Passage of Bidassoa

Wellington had 64,000 Anglo-Portuguese infantry and artillery, plus 25,000 Spaniards. Since cavalry was useless in the mountains, the British commander sent his horse regiments to the rear.

In order to gain his bridgehead, Wellington had to force a crossing of the Bidassoa estuary. The river was 1,000 yards (910 m) wide and 20 feet (6.1 m) deep at the high water mark below the Île de la Conference. What the French never suspected was that, at certain low tides, there was only four feet of water over the lower fords. Allied intelligence knew that the next low tide was 7th October 1813.

The crossing was meticulously planned. Near the lower fords, British engineers built a turf wall near the river. This would shelter Andrew Hay’s 5th Division during the time before it crossed the river. Wellington positioned five field batteries and three 18 lb (8.2 kg) siege cannon to provide fire support.

On the extreme right of the French position a line of eight redoubts stretching from Mount Aya to the sea beyond Fuenterrabia had been occupied since the battle of San Marcial by Freire’s Spaniard’s, Lord Aylmer’s brigade ( 76th 2/84th & 85th Foot Regiments)and the 1st Divison and behind them were seceretly assembled the 5th Division.

The plan was for the 1st Division to move overnight to Irun and place themselves under cover of  a long low ridge below the heights of St Marcial and then make for the three fords at Behobie, Nasas de Arriba and Nasa de Abaxo; when across the river to storm the hill known as Montagne de Louis X1V.

6th October 1813 – After a day of intense heat a thunderstorm started during the evening and overnight towards the summit of Péna de Haya and moved slowly over the Bidossoa, the greatest rain falling over the French positions.

During this Wellington secretly moved a number of guns and howitzers along the crest of San Marcial, whilst the columns attained their positions alongside the river Irun; opposite Andaya.

The 5th division were moved to the vicinity of Irun together with the guns and pontoons opposite Andaya, whilst Sprye’s Portuguese and Lord Aylmer’s Brigades were posted in the ditch opposite Fuenterabia

7th October 1813 – Passage of the Bidassoa – By 3am. the allies were under arms; and with the storm raging over the French, they were unable to see the Allied troop movements. All the allied tents were left standing and in the morning, the enemy could not see any change and therefore not suspicious of anything untoward.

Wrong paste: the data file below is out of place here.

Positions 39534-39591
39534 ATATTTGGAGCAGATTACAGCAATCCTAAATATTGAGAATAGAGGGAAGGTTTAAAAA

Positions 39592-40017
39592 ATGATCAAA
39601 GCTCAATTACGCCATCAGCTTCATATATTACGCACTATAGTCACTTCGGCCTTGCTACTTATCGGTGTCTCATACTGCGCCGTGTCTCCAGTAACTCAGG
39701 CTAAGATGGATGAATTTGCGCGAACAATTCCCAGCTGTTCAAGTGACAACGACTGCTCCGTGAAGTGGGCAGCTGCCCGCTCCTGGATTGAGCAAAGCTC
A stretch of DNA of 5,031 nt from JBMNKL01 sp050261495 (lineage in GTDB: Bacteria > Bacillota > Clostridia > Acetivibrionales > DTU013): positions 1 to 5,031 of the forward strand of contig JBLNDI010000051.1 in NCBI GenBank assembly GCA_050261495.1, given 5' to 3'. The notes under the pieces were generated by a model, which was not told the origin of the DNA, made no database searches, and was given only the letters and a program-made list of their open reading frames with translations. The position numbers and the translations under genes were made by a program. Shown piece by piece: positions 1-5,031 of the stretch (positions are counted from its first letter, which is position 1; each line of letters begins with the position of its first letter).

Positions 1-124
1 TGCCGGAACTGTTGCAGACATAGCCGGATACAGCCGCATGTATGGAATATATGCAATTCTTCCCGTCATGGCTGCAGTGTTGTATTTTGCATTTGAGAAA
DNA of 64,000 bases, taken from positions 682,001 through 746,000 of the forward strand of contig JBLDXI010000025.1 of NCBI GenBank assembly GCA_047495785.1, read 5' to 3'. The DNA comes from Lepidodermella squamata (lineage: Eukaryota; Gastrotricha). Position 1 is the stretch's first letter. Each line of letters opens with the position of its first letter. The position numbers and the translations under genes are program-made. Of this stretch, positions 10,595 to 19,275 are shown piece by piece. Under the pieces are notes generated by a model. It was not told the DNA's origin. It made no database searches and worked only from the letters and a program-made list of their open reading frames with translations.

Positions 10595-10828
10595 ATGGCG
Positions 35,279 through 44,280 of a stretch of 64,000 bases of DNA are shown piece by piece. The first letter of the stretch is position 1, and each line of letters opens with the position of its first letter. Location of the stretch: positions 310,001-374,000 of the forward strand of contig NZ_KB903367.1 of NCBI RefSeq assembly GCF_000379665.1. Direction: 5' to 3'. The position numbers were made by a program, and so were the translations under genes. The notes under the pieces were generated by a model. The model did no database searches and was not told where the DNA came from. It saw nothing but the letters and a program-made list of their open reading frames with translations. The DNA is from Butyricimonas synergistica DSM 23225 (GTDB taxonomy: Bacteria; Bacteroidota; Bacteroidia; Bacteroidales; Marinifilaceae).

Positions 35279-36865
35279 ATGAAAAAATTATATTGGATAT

At 7am the 5th Division and Lord Aylmer’s brigade emerging from their concealment took the sands in two columns; the left column facing the French camp of Sans Culottes, the right facing the ridge of Andaya.

The river at this point being some three furlongs wide and waist deep at low water

When they were midway an English rocket was sent up from the Fuenterabia as a signal.

Then the artillery opened fire from San Marcial. The French completely surprised permitted the 5th Division brigades to gain the right bank and form their lines before firing.

From the crest of San Marcial seven columns could now be seen at once, moving on a line of five miles, those above the bridge plunging at once into the fiery contest, those below appearing in the distance like huge sullen snakes winding over the heavy sands (Napier Vol. 5 page 312)

“A general panic seemed to have seized the enemy. Instead of charging us, as we moved forward in column, they fired their pieces, and fled without pausing to reload them; nor was anything like a determined stand attempted, till all their works had fallen into our hands, and much of their artillery was taken. It was one of the most perfect, and yet extraordinary, surprises which I ever beheld.” (Gleig ‘The Subaltern’ page 79)

Rapidly, the British overran the Croix des Bouquets position and the Spanish captured Mont Calvaire. The entire ridge on the French side of the river fell into Anglo-Allied hands at the cost of only 400 casualties.

Gleig a Subaltern in the 85th Foot, In Lord Aylmer’s Brigade with the 76th and 2/84th Foot writes; about an hour before dawn the Brigade being about 1500 strong marched to a hollow close to the Bidassoa, where they laid down until the three 18 pounder cannons opened fire. From where they moved forward in columns crossing the Bidassoa to the heights of Andaye; apart from one stand very little opposition was met, the French discharging their weapons before throwing them down and running away and the Heights being taken

Oman Vol.7 page 124 made singular reference to  Lord Aylmer’s Brigade waiting above Irun as reserve to the 1st Division